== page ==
With Drake’s goofy new video for “Hotline Bling” currently being blanketed with praise—Drake dances like... me, LOL, cry the masses, incorrectly—it is slipping by the wayside in our cultural parlance that the track is a blatant lift of the indie Virginia rapper D.R.A.M.’s breakout single from 2014, “Cha Cha.” Aiding this confusion, of course, is the fact that Drake, king of cosigns, has chosen in this instance to completely avoid crediting or even acknowledging D.R.A.M. at all.
“Hotline Bling” is Drake’s most inviting single in a minute: like the video, it’s warm, goofy, lit from within. It’s so sonically exuberant that Drake’s sweetly nagging topline can’t bring it down. And all of this exuberance comes from “Cha Cha,” which knocks quite a bit harder, features a line about The Magic School Bus, and was one of the best songs to emerge from summer 2014. Here it is, with its equally wonderful video:
Now take all that love and confetti, replace it with faux Turrell and a long meditation on how a woman was better when she was a “good girl” (more exclusively fucking Drake)—and you’ll get “Hotline Bling.”
“Cha Cha” is not an unknown song in the slightest:
And so, when “Hotline Bling” came out a year later, during Drake’s Great Summer of Beef, outlets posted the track as a “Cha Cha” remix.
Further confusion might be stemming from the fact that both songs sample Timmy Thomas’s minimalist ’70s lounge jam “Why Can’t We Live Together,” heavily but in different degrees. “Cha Cha” recreates the arrangement with a video-game filter; “Hotline Bling” uses Thomas’s instrumentation, the light little drum-machine clicks, almost exactly.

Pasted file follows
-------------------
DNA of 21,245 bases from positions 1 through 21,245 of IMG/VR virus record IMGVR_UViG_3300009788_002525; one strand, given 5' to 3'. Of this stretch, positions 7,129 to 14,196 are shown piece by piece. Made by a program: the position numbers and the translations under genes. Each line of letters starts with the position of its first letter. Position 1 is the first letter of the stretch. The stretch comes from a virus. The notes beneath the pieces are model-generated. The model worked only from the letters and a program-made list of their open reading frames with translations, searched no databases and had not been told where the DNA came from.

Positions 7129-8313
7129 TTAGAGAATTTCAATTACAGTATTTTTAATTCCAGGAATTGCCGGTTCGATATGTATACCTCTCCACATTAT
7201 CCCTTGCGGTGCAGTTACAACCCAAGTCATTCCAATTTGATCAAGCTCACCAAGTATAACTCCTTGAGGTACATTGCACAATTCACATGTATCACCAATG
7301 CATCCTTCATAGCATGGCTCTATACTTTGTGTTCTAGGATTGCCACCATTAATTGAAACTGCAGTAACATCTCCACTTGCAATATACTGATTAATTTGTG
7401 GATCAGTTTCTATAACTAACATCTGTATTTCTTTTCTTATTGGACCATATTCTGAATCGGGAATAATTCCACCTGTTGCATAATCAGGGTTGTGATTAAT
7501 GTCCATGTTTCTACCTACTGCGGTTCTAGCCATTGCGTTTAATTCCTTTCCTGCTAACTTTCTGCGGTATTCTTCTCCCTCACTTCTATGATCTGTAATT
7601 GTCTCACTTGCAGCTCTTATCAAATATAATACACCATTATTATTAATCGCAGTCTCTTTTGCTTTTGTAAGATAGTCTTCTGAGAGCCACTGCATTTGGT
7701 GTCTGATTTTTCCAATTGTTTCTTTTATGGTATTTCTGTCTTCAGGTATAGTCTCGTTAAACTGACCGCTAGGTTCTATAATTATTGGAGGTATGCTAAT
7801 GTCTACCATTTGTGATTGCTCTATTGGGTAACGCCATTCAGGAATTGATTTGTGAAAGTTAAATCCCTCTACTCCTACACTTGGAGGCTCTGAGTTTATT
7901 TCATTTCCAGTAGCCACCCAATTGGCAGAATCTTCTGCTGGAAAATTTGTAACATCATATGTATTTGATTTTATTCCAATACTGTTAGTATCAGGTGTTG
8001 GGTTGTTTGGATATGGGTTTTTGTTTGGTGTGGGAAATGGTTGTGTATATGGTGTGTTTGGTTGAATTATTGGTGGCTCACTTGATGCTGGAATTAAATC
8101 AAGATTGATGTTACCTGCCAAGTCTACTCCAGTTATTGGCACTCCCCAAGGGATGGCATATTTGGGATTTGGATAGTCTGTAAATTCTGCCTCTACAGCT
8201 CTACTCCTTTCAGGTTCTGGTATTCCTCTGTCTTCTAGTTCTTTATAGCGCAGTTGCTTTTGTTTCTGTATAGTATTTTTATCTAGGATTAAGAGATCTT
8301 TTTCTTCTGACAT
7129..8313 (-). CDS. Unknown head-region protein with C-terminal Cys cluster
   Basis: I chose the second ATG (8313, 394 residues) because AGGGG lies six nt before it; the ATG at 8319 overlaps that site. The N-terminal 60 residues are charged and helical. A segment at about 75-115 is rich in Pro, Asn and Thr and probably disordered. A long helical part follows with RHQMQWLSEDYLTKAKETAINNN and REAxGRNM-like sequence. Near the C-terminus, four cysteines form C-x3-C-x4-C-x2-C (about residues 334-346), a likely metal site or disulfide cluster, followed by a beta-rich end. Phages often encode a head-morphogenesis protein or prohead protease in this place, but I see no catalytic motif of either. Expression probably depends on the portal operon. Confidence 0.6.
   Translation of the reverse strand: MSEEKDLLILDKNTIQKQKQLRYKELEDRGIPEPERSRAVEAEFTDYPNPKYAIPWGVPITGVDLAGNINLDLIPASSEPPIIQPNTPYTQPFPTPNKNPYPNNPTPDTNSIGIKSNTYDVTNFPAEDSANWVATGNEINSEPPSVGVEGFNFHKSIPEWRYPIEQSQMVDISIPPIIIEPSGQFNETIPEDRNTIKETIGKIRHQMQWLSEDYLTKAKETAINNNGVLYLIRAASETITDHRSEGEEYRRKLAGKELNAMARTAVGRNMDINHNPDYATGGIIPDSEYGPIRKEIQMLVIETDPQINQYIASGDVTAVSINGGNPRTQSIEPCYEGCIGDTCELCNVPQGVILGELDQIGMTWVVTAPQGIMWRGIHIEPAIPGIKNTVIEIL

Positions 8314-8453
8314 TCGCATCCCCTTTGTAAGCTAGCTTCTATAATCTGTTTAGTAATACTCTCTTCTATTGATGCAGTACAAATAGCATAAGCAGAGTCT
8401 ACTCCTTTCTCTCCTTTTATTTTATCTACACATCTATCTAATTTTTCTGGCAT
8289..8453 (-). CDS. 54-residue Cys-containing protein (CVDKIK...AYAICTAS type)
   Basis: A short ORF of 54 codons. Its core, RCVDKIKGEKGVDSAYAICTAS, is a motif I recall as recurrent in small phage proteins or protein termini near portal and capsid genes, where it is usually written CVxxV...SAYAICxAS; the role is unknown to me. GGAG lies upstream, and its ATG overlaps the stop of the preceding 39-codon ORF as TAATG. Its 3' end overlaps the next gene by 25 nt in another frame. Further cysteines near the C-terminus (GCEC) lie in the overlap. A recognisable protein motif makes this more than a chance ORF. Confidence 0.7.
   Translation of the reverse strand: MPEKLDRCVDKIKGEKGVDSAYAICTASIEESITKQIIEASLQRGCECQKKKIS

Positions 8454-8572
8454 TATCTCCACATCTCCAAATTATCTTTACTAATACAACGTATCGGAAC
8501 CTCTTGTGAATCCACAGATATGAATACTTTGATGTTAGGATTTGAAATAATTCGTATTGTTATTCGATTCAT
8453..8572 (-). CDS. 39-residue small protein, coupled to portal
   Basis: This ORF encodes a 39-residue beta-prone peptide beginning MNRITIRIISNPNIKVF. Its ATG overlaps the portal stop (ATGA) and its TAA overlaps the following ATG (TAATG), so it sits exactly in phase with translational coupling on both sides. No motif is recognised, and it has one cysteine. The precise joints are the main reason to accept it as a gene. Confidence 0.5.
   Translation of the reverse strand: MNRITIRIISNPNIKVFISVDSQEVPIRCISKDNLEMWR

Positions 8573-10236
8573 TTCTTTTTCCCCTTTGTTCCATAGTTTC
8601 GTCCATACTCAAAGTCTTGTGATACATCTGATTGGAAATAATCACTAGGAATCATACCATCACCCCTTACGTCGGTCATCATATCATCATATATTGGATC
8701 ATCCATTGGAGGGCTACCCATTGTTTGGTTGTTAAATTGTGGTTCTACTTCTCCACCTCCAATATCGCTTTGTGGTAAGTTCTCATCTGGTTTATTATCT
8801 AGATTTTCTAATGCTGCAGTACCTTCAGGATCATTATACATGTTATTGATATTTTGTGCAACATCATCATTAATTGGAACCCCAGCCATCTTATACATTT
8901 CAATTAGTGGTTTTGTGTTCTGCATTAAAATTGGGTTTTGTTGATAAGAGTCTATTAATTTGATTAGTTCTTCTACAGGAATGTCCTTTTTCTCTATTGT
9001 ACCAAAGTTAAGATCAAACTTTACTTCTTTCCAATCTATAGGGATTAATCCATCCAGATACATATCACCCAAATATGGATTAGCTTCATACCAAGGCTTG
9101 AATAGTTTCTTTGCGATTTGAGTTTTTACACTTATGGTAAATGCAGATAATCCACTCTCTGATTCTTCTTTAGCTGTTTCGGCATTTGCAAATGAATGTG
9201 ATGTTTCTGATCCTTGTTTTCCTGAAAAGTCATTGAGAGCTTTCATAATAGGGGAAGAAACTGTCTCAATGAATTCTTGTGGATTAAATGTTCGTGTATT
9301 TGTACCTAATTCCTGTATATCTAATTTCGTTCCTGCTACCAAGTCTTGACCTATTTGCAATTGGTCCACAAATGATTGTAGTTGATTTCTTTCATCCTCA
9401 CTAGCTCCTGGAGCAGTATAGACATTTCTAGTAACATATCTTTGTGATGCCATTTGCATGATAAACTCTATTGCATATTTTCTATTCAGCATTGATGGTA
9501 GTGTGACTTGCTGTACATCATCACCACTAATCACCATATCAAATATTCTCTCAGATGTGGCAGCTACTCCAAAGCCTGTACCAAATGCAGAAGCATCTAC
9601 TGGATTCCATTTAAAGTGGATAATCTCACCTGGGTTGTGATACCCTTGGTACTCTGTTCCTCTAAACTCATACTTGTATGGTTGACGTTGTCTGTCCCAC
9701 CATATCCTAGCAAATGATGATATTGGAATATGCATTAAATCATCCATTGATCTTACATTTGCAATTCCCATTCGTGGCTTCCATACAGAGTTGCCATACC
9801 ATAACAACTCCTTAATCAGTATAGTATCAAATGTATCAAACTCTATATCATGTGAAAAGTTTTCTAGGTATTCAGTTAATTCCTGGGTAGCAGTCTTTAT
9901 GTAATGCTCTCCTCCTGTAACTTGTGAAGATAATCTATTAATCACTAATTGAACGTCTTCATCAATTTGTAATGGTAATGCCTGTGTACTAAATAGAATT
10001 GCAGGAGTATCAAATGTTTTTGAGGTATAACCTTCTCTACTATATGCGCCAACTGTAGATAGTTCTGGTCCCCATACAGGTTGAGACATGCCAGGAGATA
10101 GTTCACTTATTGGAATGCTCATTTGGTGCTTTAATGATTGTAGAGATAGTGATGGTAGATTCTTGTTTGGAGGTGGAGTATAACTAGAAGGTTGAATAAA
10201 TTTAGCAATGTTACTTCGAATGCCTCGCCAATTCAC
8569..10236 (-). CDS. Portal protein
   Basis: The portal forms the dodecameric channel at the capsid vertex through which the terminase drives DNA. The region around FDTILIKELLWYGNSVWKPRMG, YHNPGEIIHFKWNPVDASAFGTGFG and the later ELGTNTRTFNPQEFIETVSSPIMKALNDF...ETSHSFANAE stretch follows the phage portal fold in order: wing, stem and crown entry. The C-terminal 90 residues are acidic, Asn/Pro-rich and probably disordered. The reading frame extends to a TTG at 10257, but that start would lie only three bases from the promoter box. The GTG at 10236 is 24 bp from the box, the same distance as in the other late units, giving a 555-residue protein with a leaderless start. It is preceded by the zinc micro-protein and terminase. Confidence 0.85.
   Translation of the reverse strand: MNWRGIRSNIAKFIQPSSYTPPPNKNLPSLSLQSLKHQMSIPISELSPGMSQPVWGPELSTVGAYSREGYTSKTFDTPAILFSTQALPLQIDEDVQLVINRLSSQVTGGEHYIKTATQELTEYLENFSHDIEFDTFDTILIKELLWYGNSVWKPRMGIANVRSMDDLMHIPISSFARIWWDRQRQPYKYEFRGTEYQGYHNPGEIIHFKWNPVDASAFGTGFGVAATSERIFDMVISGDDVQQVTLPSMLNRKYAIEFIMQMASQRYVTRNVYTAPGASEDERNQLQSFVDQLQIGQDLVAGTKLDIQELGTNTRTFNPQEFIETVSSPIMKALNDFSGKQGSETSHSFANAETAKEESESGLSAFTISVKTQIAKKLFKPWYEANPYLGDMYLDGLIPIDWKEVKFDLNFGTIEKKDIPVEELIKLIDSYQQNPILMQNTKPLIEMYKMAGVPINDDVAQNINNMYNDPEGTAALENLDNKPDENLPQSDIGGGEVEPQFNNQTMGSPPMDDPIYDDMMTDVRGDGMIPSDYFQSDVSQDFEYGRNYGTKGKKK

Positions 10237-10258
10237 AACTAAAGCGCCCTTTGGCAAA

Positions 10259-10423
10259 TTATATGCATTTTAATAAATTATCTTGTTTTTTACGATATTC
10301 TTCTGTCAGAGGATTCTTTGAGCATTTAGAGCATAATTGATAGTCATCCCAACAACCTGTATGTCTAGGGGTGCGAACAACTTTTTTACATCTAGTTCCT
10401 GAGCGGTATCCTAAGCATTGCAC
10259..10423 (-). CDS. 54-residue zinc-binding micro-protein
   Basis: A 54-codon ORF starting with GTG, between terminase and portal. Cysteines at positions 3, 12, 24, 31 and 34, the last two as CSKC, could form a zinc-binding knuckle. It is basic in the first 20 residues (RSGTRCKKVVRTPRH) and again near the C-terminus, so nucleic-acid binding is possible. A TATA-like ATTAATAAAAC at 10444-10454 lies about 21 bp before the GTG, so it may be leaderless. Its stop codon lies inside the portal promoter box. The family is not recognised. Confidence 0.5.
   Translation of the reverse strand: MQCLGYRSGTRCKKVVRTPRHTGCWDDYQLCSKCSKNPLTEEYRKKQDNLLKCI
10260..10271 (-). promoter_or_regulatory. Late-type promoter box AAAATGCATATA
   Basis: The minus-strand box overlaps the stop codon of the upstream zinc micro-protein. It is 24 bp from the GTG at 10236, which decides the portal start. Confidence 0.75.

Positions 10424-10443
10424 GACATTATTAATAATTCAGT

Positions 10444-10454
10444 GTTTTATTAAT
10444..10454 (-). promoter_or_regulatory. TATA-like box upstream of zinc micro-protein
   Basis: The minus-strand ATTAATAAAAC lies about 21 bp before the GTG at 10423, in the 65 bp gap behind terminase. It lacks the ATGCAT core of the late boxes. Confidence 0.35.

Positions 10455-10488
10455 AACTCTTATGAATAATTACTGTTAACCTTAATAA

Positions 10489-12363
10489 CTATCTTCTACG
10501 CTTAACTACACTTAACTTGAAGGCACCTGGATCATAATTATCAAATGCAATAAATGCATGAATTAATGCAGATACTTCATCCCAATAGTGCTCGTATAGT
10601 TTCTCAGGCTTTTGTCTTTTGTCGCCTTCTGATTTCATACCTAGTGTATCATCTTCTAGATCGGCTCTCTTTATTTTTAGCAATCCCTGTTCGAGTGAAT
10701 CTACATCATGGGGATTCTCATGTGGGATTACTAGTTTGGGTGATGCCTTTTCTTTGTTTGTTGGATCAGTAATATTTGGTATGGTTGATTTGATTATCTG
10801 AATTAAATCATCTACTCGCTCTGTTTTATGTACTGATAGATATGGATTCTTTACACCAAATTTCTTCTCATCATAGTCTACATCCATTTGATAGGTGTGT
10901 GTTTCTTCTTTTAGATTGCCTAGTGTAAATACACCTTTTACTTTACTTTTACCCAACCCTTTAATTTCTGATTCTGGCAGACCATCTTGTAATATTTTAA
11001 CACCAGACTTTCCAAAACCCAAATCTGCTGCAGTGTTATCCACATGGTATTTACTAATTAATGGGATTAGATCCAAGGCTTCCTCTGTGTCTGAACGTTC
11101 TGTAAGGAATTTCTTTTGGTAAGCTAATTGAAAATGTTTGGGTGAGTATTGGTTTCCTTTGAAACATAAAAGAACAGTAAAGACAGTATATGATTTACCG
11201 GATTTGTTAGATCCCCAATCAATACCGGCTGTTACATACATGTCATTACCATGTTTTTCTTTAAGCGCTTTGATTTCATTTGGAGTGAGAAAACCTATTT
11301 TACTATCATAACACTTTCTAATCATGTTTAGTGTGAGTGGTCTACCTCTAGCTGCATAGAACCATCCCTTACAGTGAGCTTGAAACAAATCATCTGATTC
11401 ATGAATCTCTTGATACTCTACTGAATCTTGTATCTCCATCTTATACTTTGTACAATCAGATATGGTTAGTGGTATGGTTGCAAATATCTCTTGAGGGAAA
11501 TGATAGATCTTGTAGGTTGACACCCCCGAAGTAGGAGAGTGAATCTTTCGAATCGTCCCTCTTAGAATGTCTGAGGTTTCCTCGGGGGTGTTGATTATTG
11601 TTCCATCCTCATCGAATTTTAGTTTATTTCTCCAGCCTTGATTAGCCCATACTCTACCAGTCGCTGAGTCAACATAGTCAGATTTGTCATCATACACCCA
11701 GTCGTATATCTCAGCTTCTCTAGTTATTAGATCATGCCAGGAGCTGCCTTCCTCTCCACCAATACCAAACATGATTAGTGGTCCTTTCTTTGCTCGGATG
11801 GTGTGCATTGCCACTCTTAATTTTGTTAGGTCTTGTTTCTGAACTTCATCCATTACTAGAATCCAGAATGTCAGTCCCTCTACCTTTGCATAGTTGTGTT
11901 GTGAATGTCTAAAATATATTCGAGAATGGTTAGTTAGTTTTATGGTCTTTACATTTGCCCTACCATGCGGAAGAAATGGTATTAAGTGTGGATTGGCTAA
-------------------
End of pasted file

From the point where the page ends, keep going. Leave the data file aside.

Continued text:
Both D.R.A.M.’s and Drake’s toplines are dynamic, lovely, hovering over and accenting the track in similar ways—but “Hotline Bling,” as all the covers have shown, took the idiosyncratic, D.R.A.M.-specific block-party vibes of “Cha Cha” and turned them into a pop standard. And that is, as Drake says himself, his whole thing. “Sometimes I just do that,” he told Fader, for his recent cover story. “I’ll hear people’s stuff and… I’ll just give my interpretation of how I would have done it.”
In that story, Leon Neyfakh describes Drake’s process as:
...something he has done repeatedly throughout his career, latching onto a set of charming but off-kilter ideas, running them through his proprietary filter, and shining them down into jewels. By applying his populist instincts to genuinely weird music, Drake has learned new moves, and in exchange for giving up-and-comers the invaluable boost that accompanies his co-sign, he has had the opportunity to introduce one new sound after another into the mainstream. It’s an innovation model, basically: as an artist who is single-mindedly focused on improving and not repeating himself, Drake is serious about staying ahead of the curve, and he approaches it systematically.
In this case—because Drake has somehow managed to not mention or credit D.R.A.M. whatsoever—it’s a theft model, which does seem “approached systematically,” and works for a lot of people, and is, I guess, as innovative as anything else.
On Monday night, when “Hotline Bling” dropped, D.R.A.M. tweeted:
The lesson through all of this is: gaslighting works. Ask Taylor, ask Drake.
Edited to add: I did not make it clear that—yes, D.R.A.M. more correctly should be said to sample the Super Mario star song, the creation of Koji Kondo, the Nintendo composer and general icon, who has a voracious mental library and a thing for jazz; his video game songs contain references aplenty. I assumed (potentially incorrectly) that the “Star World” jam was a colorful, direct, almost shot-for-shot recreation in itself of the Timmy Thomas track, which was a #1 hit in the summer of 1973. The tracks, either way—all four of then, and the chronology is the important part—sound the same.
Images via D.R.A.M./AP.
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